The government has imposed a 15 percent withholding tax on internet advertising (published in the Official Gazette on December 19, 2018—presidential decree No 476 based on the authorization from the Law 6745 published in the Official Gazette dated September 7, 2016). The government has withheld 15 percent tax on digital advertising payments to services providers and intermediaries. The Presidential Decree is applicable to payments made as of January 1, 2019.

The introduction of taxing the digital economy through withholding taxation raised a debate on legality and contradiction to the constitution, since it was enacted by amending Article 11/7 of the Tax Procedure Law (“TPL”) determining taxpayers’ responsibility, but without any amendments to Article 156 of the TPL, providing the definition of a permanent establishment.

In this context, the taxation of online advertising services by the method of withholding as of January 1, 2019 does not comply with Turkey’s income and corporate tax laws and the double taxation agreements (“DTAs”) that Turkey has signed. The reason for this is the business nature of the profit due to the provision of advertising services in the “business activity” in the Turkish tax system.

If the revenue in the Turkish tax system is business profit, the earnings obtained should be acquired through a place of business and the income attributed to the place of business should be on a net basis. Business profits are not subject to withholding tax in both the Income Tax Law (“ITL”) and the Corporate Tax Law (“CTL”).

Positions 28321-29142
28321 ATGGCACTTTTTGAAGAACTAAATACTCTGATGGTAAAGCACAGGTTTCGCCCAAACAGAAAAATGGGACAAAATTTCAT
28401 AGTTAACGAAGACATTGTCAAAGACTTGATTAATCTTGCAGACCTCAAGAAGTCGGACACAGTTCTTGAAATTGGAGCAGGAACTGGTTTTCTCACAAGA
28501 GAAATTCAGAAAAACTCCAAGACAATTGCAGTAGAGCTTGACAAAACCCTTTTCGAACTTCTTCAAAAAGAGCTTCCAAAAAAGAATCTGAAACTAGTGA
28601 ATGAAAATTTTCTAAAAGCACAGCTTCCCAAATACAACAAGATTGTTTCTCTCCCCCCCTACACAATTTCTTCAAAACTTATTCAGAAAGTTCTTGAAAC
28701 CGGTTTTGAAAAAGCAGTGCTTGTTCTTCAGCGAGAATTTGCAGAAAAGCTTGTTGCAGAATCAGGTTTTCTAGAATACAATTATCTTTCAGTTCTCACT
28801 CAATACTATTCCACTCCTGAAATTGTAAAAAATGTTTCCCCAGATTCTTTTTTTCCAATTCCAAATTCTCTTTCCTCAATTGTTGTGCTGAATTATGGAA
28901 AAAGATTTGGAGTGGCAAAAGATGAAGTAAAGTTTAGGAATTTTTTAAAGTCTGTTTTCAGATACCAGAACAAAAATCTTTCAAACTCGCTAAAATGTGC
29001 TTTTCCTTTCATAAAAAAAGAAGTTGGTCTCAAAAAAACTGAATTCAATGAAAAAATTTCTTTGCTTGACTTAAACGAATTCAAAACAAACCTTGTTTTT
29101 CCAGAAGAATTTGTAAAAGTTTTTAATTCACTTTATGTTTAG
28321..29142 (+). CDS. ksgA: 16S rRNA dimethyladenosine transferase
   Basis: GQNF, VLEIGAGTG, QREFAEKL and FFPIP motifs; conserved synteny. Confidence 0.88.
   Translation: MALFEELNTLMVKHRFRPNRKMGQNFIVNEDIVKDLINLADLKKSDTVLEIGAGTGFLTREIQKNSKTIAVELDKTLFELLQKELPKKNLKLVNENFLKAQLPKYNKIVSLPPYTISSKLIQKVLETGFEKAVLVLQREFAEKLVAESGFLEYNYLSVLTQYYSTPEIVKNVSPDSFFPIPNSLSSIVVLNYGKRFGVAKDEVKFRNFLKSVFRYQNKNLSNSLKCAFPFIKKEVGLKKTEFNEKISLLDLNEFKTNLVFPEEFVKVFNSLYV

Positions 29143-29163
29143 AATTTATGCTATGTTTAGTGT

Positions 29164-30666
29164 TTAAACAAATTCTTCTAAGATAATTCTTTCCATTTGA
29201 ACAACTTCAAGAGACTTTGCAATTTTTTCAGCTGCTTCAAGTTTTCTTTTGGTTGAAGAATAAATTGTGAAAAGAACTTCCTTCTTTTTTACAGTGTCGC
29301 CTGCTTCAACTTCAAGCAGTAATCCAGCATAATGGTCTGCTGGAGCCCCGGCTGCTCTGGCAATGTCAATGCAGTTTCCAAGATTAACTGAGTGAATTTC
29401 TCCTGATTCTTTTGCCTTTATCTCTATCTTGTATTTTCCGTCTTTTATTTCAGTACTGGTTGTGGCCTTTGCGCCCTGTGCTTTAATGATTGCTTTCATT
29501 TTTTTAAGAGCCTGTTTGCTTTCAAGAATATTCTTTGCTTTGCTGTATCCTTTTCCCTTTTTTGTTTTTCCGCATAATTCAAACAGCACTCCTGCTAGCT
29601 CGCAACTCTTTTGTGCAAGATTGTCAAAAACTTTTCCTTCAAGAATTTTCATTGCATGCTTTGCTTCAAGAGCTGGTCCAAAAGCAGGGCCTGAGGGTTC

The withholding tax on multi-year construction projects is the exception to this implementation. However, the withholding tax for multi-year construction projects will be written off against the net corporate income tax liability and if the corporate income tax liability does not exist, the taxes withheld will be refunded to the taxpayers.

It is clear that the profit acquired in return for online advertising services delivered by resident or nonresident taxpayers to resident taxpayers in Turkey is business profit. In this case, profit acquired in return for advertising services is not subject to corporate tax in Turkey unless obtained through a permanent establishment or permanent representative in Turkey.

The opinion released by the Revenue administration on the withholding under the CTL related to the payment of advertisement services from abroad is as follows: “Within the scope of the DTT between Turkey and Ireland, in the circumstance that the Irish resident company does not own a place of business in Turkey as per the Article 5 of the concerning Treaty and does not provide the advertising service through this place of business, solely Ireland is entitled to tax the business profit to be acquired in return for the mentioned advertising service.”